All of these moments were wrenching reminders that we — the whole world — still have much work to do.
But, because I’m an optimist, I also get impatient any time the world’s poorest places are portrayed as communities where the weight of disease and poverty is so heavy that it crushes all human potential and crowds out any chance of progress. That is simply not true.
When we look at the data, we see that, across a whole host of metrics, India is moving in the right direction. More children than ever before are surviving to their fifth birthday. More women are surviving childbirth, and more infants are surviving their first, riskiest days. Last year, India was certified polio-free, a stunning feat made possible by healthcare workers who are bringing modern medicine to even India’s poorest, most remote areas.
None of this has happened by accident. India is moving in the right direction in large part because women and girls — and the men who support them — are pushing it that way.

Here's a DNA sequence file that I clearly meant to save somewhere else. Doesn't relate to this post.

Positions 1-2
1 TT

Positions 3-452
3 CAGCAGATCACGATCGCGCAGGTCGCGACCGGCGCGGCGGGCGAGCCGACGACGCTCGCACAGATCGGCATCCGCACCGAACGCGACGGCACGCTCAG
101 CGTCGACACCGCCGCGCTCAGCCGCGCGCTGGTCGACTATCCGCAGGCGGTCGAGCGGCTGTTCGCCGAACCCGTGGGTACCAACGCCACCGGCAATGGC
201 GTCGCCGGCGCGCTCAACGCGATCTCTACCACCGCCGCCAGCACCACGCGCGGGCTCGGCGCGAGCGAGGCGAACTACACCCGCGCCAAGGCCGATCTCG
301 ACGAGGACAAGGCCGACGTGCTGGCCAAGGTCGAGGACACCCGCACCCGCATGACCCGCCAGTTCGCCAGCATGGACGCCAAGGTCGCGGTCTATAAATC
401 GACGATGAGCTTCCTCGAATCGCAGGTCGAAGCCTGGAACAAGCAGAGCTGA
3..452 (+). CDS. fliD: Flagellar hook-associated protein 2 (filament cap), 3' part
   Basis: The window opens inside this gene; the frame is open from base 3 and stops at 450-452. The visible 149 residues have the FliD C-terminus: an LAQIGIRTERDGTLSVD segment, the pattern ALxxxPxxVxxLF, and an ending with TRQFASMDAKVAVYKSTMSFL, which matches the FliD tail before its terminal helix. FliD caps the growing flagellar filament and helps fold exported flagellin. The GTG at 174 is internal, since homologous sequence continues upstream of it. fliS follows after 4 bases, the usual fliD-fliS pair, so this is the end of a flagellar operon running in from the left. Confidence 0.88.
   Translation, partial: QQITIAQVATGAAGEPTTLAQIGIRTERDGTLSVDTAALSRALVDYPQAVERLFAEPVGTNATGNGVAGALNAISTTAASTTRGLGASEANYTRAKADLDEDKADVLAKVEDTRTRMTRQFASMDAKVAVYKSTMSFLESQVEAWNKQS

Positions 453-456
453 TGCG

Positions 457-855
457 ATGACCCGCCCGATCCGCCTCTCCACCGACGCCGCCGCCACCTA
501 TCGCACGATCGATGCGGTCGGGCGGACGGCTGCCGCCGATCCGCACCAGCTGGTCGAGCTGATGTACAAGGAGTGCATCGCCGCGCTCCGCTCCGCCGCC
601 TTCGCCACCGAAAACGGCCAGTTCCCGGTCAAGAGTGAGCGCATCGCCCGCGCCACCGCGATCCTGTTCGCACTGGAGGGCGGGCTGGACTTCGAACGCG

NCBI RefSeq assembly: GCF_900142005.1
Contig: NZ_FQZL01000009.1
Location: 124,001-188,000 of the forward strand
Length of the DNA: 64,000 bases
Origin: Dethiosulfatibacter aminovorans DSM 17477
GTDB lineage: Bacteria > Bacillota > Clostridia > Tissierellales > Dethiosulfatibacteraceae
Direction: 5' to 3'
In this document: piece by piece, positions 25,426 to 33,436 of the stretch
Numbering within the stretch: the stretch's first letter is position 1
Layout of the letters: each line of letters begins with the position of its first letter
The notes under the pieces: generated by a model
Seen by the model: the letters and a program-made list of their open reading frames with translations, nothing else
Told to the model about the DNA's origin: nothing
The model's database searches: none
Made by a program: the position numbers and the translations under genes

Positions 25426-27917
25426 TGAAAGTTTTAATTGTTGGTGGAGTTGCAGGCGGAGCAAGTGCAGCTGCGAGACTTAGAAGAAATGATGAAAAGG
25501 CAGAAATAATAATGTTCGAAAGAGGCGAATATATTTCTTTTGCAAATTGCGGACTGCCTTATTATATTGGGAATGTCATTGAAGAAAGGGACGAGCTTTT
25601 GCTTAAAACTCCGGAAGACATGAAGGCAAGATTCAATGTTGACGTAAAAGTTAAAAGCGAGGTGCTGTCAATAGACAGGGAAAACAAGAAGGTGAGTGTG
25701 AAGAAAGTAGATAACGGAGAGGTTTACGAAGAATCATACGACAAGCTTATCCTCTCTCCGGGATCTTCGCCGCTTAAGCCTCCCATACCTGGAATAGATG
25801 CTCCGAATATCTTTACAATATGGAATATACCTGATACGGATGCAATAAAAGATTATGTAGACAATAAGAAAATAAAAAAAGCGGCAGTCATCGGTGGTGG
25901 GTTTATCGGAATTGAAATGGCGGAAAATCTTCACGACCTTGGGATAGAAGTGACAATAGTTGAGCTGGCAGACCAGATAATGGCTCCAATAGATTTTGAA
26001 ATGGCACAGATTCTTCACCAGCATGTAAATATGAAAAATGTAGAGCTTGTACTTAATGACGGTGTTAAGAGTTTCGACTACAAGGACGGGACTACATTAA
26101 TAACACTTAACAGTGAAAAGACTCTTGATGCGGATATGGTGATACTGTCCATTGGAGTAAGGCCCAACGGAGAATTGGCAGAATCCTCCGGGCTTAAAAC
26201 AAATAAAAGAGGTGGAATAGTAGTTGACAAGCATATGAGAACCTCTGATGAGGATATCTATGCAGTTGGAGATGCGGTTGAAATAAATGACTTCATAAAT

Decades of research makes clear that women and girls are a crucial part of the development equation. When women and girls are empowered and can act in their own best interests, they are drivers of development who can fast-track progress for everyone. They are the ones who prioritize education, healthcare, and nutrition — all the building blocks of healthy societies. And they are the ones working on the front lines to lift themselves and their families out of extreme poverty, improve the health of their communities, and create a more prosperous future. We’ve seen again and again that when you invest in women and girls, you invest in the people who invest in everyone else.
So here, in three stories, is a case for why I left India even more convinced that investing in women and girls is the key to accelerating progress — and why I left India more optimistic than ever.